As public relations and marketing professionals, we build our careers around finding the right contacts at the right publications to pitch the perfect topic. Our clients depend on us to share their message with our target audiences, and with that comes a great deal of responsibility to secure stellar and consistent coverage via press release.
So, you researched the right contacts, drafted a beautifully crafted press release, delivered it out and…nothing happens. No responses, no phone calls and no placements. What could have possibly gone wrong? See below for our top five reasons why your press release might have been ignored:
Wrong Media Contact
It isn’t enough to skim a media database for a contact and pick a reporter based on their publication or beat. Do your due diligence and research the reporter before reaching out to guarantee that person is indeed the proper contact. First make sure that a.) they still work at said publication, b.) they are still writing about the same beat and c.) you are reading up on their recent work. Nothing annoys a reporter more than being pitched on a topic that they aren’t designated to write about!
We live in a very visual and digital world today (thank you social media). It is imperative that your release has a photo, video or eye-catching element to go with your content. Many, if not most, publications will no longer take a release without a photo. It helps to educate your clients or staff with this information beforehand so it becomes second nature to provide a photo with a press release.
Horrible Subject Line
I can’t tell you how many reporters have told me that if the subject line is too long, confusing, or unexciting, they will immediately delete the email—without even reading the press release! Try to keep your subject line under 35 characters so it fits within the max subject line designated. That way, when the reporter scrolls through the 100’s of emails in his or her inbox, your full subject line is visible and eye-catching from the get-go. Don’t forget to use a buzzword, statistic or catchy phrase as well.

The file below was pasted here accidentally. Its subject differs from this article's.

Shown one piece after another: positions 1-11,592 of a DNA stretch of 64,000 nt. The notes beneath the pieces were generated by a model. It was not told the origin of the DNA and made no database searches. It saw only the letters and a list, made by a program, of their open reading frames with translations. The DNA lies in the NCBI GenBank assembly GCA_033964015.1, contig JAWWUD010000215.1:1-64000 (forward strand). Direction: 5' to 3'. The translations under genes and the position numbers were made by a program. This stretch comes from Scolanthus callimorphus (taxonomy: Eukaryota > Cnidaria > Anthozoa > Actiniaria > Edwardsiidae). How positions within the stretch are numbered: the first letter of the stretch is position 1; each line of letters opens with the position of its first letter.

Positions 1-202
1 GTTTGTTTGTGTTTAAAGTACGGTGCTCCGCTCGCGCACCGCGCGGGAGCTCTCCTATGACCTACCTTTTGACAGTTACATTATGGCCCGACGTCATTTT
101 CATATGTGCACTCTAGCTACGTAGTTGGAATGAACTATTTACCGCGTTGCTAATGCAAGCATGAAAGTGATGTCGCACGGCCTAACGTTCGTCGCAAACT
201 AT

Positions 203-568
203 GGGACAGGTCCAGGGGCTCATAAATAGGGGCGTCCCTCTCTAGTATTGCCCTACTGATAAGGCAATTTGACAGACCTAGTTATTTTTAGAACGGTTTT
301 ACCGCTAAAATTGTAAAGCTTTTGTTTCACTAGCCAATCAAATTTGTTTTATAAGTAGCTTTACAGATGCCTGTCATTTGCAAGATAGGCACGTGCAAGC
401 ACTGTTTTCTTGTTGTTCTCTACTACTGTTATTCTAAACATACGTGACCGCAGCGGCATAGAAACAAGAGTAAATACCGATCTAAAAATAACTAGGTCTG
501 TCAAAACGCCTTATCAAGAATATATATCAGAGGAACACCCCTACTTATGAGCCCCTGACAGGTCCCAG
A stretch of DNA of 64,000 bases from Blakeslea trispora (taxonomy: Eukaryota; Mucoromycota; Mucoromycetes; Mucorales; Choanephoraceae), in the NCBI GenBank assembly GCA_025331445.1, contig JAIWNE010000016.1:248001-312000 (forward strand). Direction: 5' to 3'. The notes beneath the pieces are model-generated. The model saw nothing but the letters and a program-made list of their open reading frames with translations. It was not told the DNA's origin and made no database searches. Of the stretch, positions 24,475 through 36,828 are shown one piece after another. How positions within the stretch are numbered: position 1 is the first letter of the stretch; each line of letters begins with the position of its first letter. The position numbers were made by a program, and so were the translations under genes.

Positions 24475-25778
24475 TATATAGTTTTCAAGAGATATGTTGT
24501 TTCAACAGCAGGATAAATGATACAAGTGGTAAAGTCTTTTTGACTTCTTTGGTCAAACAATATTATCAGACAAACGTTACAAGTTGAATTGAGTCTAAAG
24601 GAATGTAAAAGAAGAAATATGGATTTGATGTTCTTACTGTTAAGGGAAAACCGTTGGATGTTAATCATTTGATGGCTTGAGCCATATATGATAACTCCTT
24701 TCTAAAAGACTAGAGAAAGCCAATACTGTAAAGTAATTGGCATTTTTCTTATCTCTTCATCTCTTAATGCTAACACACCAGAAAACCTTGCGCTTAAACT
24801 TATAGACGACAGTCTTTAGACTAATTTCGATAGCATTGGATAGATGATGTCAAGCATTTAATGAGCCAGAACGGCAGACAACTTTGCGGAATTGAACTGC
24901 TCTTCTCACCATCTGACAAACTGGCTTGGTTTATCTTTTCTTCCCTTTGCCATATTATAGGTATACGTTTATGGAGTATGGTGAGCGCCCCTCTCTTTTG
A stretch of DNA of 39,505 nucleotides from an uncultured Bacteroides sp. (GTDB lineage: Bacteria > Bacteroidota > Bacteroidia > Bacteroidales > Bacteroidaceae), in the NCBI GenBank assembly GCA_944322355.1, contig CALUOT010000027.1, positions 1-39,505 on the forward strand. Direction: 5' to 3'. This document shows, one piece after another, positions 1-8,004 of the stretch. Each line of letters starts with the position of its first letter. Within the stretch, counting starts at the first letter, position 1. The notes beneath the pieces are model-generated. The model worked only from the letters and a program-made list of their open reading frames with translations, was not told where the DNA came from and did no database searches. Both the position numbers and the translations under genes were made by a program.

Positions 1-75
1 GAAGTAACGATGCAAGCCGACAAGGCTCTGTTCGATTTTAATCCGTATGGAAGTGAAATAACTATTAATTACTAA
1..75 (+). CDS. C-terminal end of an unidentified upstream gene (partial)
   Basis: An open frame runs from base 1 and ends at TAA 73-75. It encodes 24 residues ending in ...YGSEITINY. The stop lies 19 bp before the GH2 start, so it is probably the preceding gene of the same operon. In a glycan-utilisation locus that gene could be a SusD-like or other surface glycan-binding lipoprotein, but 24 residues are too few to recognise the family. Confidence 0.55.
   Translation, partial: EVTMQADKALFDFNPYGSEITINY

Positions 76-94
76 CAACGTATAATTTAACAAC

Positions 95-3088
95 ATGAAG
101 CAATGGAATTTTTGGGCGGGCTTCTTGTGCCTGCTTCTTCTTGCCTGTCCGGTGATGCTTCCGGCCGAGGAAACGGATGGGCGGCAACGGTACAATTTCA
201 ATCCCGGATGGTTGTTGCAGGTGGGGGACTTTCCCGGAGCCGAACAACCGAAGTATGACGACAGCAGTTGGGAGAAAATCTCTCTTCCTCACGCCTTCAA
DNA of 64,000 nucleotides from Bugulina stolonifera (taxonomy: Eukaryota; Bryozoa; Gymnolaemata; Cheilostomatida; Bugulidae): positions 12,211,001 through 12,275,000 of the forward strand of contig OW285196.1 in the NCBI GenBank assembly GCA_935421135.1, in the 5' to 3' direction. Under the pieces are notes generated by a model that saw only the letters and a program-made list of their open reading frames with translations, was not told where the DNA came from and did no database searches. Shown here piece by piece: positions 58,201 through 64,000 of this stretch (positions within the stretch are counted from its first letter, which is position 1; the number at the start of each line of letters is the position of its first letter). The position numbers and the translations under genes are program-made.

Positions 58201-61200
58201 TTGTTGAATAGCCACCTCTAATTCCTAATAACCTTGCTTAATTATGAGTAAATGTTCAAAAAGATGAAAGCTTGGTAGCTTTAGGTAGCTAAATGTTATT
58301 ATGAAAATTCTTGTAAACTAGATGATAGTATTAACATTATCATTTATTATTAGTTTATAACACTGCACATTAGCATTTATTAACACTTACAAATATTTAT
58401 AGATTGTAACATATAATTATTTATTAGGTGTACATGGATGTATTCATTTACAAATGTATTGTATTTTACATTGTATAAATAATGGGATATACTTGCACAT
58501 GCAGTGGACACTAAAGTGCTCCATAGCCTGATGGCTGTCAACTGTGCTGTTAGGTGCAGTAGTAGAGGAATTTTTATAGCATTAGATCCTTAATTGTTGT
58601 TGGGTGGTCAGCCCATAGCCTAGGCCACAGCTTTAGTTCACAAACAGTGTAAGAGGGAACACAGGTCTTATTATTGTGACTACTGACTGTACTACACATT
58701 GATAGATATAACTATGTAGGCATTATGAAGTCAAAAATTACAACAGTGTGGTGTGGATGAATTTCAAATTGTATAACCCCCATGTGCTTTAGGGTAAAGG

Lack of Punch
It isn’t enough to get all the bare bone facts in a release and call it done. There must be an engaging narrative to get the reporter excited and willing to cover your release. Dig deeper into your announcements to find those interesting nuggets of information to add some color to your release past the typical who, what, when, where and why.
In a lot of cases, reporters can’t catch every great press release that graces their cluttered inbox on a day-to-day basis. It is imperative to follow up to confirm they received the release and had a chance to consider using the information you presented. However, keep in mind there is a difference between classy follow-ups (one to two times) and just plain annoying follow-ups (three +). Some reporters prefer following up via email, some prefer via phone calls and some won’t reply either way. Proceed with caution and just remember to be respectful of the reporter’s time, deadlines and preference.
A pretty easy process, right? Wrong. To research the right contacts, draft a beautifully crafted press release with punch, and deliver it out to the right media contacts and publications takes more TLC than you can image. By following these trusty tips, your next press release will be more likely to catch the eye of the right reporter!